Washing shin guards in the washing machine is a great way to get them clean without having to fuss with scrubbing.
If your shin guards have the inserts, you can pull those soft fabric pieces out and toss them in to wash. This is an easy first step. Now you are onto the next step for washing them.
If the shin guards are all one piece that is attached to the plastic guard, you will need to take an extra step to protect both the shin guard and your washing machine. Place any plastic shin guards into a pillow case. Use one you don’t mind using for this task. Secure it closed with a twist tie.
Next, you will want to run the washer on the gentle cycle with cold water. Add in your preferred laundry detergent as well as some white distilled vinegar to help boost the cleaning and bacteria fighting power.
Don’t toss your shin guards in the dryer after washing. Don’t be tempted to warm them up or to quickly dry them because they aren’t dry enough to use. This can damage your dryer and the shin guards.
Instead, place them out to air dry on a towel or hang them outside to dry in the fresh air. If you place shin guards to dry on a towel, make sure you flip them over. Both sides need to be well ventilated and able to dry.
Usually, by the time you realize you need to wash shin guards, they have already reached the rank and smelly state. After you get the initial wash over with, you may want to consider creating a schedule for washing shin guards so they don’t reach a super gross state again.
You really don’t need to wash shin guards after every use. Washing them that much can potentially damage them. It also means they will remain damp from not having enough time to dry in just an overnight setting. This could be worse than not washing them often enough.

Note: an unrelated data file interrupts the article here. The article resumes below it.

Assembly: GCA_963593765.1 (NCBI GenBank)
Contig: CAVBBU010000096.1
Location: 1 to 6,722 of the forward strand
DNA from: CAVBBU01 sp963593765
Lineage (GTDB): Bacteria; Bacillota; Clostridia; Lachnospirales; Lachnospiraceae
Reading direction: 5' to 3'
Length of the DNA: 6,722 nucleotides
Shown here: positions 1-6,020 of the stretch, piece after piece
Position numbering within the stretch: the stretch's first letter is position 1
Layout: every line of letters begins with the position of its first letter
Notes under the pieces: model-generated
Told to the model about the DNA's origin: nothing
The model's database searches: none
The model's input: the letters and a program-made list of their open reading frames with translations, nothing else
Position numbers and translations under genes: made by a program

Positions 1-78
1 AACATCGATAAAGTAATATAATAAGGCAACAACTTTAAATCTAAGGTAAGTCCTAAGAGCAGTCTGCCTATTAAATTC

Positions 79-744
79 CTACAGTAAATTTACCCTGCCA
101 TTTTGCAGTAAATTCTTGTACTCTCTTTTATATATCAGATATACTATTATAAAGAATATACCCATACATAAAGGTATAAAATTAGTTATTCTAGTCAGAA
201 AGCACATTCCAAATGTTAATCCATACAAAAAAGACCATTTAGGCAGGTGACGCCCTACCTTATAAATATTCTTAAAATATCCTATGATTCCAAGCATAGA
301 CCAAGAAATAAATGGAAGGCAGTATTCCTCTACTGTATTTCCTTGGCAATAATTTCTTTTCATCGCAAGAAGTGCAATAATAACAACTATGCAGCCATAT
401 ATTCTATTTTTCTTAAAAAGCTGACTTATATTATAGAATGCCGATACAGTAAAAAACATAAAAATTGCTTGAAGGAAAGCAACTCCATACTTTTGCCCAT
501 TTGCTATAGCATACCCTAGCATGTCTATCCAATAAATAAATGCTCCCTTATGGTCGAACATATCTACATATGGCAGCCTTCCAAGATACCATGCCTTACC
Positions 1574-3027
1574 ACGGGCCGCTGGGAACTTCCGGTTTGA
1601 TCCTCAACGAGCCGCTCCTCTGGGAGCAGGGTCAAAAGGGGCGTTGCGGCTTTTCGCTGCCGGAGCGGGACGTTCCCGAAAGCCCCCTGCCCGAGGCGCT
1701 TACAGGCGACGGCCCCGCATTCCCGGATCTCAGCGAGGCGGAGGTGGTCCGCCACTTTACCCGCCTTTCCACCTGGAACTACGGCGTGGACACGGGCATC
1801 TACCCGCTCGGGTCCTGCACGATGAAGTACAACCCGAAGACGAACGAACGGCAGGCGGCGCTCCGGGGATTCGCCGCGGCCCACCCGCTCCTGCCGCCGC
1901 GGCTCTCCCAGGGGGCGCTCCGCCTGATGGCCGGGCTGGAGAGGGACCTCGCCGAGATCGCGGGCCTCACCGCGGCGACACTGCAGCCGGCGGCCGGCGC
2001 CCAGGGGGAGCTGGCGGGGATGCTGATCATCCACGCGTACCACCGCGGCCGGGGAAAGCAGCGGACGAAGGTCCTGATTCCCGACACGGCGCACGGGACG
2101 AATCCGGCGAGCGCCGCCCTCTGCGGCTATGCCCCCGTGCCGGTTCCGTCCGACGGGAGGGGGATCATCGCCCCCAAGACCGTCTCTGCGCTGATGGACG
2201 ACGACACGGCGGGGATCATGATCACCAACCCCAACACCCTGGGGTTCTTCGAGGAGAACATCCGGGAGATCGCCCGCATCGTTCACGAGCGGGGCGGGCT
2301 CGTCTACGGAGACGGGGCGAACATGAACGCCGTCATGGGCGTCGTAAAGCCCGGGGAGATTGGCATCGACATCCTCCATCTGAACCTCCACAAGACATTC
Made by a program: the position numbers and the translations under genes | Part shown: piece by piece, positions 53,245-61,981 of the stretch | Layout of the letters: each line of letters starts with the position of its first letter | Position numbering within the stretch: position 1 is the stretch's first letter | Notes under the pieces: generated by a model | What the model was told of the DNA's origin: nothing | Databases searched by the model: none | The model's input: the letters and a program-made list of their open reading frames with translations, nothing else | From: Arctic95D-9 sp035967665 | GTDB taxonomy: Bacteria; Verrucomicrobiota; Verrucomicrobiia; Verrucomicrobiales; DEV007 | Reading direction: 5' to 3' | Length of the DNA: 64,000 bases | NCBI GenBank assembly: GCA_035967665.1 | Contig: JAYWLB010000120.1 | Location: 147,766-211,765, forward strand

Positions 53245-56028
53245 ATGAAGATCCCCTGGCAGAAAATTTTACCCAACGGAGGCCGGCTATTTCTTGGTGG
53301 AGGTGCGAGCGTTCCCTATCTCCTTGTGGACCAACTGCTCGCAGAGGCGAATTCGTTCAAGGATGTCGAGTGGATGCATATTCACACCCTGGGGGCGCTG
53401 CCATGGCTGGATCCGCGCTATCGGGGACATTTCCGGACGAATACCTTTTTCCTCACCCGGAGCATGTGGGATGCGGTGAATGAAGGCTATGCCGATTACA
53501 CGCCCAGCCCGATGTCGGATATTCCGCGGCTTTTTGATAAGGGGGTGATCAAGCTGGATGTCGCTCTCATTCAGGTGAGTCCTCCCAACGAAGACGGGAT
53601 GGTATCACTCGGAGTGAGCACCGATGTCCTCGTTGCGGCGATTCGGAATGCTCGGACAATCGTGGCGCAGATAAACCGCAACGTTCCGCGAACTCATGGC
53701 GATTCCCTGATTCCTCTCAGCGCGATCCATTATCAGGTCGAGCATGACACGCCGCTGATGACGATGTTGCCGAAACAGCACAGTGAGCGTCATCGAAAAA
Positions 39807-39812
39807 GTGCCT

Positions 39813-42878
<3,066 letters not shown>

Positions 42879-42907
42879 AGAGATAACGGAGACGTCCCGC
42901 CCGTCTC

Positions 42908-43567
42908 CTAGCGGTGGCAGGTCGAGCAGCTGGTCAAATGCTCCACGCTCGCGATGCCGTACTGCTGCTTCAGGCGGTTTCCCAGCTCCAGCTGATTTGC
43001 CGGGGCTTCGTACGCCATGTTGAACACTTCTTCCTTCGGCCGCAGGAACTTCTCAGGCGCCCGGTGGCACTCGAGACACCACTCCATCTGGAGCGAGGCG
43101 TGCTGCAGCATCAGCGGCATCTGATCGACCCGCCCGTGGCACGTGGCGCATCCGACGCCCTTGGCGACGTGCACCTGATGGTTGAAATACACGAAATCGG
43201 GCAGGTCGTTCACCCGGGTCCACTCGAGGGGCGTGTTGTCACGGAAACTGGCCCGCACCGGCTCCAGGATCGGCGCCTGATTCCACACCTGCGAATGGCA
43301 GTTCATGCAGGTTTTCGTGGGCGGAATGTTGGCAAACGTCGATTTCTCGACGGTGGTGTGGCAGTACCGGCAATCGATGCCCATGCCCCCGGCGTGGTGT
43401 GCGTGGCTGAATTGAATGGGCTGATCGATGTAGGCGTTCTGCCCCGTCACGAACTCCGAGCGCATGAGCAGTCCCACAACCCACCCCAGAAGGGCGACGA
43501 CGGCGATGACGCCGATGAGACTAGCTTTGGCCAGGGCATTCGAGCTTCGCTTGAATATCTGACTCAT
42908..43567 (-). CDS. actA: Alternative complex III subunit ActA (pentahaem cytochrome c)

Instead, during the week and after you wear them, try this. Take them out of the gym bag and spray with a disinfectant such as Lysol or Clear Gear Disinfectant Sports Spray.
This will keep the shin guards from growing any bacteria during the week, which is part of the reason why shin guards smell so bad. While being worn, shin guards accumulate dirt and sweat which breed odorous bacteria.
This makes it important to spray them down with disinfectant after every use. By doing so, you can kill the bacteria and keep it from growing.
Shin guards can also potentially grow mold. This is because they get damp from sweat and then stay in a dark, cool and sweat filled gym bag. To avoid this, make sure you are emptying the gym bag and washing items that need to be washed while airing out other items.
You can also invest in a good gym bag deodorizer. This helps eliminate the odors left by workout and sports equipment.
Depending on how badly they need it you can schedule the washing of shin guards every weekend or every other weekend. This way the shin guards have Saturday and Sunday to air dry.
If you really think they need a good weekly washing, and if you have the time, then washing them on a Friday evening or Saturday is a great way to keep them clean. However, washing shin guards once every other week or even once a month is acceptable. Just make sure you are disinfecting them after each use.
Learning how to wash shin guards is a pretty easy task to master. Once you know what you are doing, you will be able to see how easy it is to keep shin guards bacteria free and smelling fresh.
Learning how to wash shin guards isn’t as scary as the odors that come from them. With a few tips, you can win the battle in keeping them fresh all season long.
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Lauren Moldvay is a freelance writer from Virginia and the mother of one (not always) sweet little girl. She specializes in trying to help others find easier ways to clean, manage the home and save money with DIY projects.